INDIANAPOLIS, Ind. — Noah Blackburn remembers when he escaped with 27 orphaned brothers and sisters from the chaos of their homeland in Haiti in the 1980s.
“I know they snuck us out in the middle of the night, put us all in a truck to escape because I guess people were coming to murder us.”
A pair of missionaries, Kathy and Danny Blackburn, spirited the children off the island and back home to Indiana to settle in a large pole-barn-type house in Shelby County, surrounded by the love of their church and the distrust of some of their neighbors.
“It was all right,” recalled Noah. “We got a lot of support just because of the news media about 28 kids coming from Haiti. There was some negative, but we overcame it and went about our business.”
Home schooled and mainlined into public education, some of the Blackburn children went to college. Some went to jail.
The littlest Blackburn of them all, Mark, took the second route.
“The youngest and maybe a little picked on,” Marianne Memarian remembered of her adoptive nephew. “Maybe he tried to find his place and pretty much that was the thread of his life to find his place.”
It was a path Mark followed from Shelby County to Indianapolis to Muncie to Chicago to St. Louis and back to Indiana, never quite getting there, eventually landing in prison after robbery and intimidation convictions.
“I never lost touch with him,” said Rachel Blackburn about her efforts to stay in touch with her wandering brother all those years. “Most of the time he says he’s just doing him. He was on the streets. That’s what that meant. He was doing him.”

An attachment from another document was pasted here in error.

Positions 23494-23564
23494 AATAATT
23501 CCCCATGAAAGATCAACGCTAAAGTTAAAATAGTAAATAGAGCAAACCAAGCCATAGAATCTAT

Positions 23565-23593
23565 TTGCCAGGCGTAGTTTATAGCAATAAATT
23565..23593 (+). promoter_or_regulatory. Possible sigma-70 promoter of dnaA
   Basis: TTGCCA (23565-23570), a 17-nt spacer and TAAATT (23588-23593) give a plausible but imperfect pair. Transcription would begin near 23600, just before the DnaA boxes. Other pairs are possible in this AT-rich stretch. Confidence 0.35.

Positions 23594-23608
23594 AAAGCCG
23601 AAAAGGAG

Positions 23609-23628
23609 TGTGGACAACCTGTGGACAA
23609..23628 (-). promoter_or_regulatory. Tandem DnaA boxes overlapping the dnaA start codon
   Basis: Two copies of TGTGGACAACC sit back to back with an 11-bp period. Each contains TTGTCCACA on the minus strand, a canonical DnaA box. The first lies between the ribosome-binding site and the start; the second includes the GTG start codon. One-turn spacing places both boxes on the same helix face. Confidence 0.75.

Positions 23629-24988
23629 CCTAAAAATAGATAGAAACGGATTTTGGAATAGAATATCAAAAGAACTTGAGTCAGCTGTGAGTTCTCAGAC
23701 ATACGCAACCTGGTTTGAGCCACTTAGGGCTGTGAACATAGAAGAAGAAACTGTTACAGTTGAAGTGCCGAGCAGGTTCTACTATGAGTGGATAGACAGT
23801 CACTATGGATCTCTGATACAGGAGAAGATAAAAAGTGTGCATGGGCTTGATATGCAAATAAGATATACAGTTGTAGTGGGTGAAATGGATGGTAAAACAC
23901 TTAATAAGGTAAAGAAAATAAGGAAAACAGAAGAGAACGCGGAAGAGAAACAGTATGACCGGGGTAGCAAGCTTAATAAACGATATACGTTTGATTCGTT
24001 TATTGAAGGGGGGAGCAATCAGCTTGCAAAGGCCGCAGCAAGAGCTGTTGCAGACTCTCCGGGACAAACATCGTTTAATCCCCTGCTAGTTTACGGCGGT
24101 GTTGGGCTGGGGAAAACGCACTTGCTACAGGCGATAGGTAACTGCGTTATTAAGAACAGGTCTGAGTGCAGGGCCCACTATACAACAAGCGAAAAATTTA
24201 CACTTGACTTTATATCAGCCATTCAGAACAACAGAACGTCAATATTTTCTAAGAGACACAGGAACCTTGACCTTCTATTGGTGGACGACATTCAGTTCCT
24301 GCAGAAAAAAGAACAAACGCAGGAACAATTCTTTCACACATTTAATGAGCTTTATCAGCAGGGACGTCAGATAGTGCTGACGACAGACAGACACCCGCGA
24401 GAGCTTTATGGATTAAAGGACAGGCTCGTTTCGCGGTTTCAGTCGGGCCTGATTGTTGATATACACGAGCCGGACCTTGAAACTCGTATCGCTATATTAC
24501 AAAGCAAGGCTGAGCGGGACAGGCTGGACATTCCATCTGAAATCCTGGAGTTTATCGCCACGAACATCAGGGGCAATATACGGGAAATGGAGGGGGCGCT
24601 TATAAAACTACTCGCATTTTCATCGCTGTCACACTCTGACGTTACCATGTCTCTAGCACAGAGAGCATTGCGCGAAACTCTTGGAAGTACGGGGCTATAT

Twelve years ago Mark fathered a daughter whom he struggled to build a relationship with after his 2017 release from incarceration.
“Like if he wasn’t locked up or something, he would go see her and get her,” said Rachel.
That’s what Mark was doing when he was found fatally beaten and shot on the morning of February 2 in an alley near the 2100 block of Kildare Avenue on Indianapolis’ east side.
“I haven’t found out anything,” said Noah. “That’s why I called you guys to help get this on the air so we can find a solution on what happened.”
Rachel said before his death, her brother “had a couple he was beefing with in Indianapolis.”
The family believes the killing was a personal affair, not motivated by robbery or drugs.
IMPD admits it is stumped for a motive, a suspect or even a reason why Blackburn’s body was found in the alley.
“He was really actually insightful,” said Aunt Marianne. “He had great questions he was asking about finding purpose in his life or making sense of things that happened or things he struggled with or even societal things like trying to find your place in society that wanted to keep you on the fringes and worked hard to keep you sometimes on the fringes of society.”
Marianne said Mark was days from meeting another former offender who was offering him a job and mentoring to get to that point in life.
“He wanted to get to a better place, and he wanted to get his footing, and I never saw anybody so searching and wanting to get his feet steady.”
“Mark was always on the run, so anytime that I could catch up with him, I would catch up with him and see how he was doing,” said Noah, who remembered being squeezed into that truck with his brothers and sisters escaping Haiti three decades ago along with the little brother who started life on the run and perhaps ended it that way, too.
“I admired the search that he had. He never gave up,” said Marianne. “He never got a chance to raise his daughter. He never got that turnaround. He never got to experience that.”
If you know anything about the murder of Mark Blackburn earlier this month or why his body was found in an alley just off of Emerson Avenue and I-70, call Crime Stoppers at (317) 262-TIPS. Your information could be worth a $1,000 reward.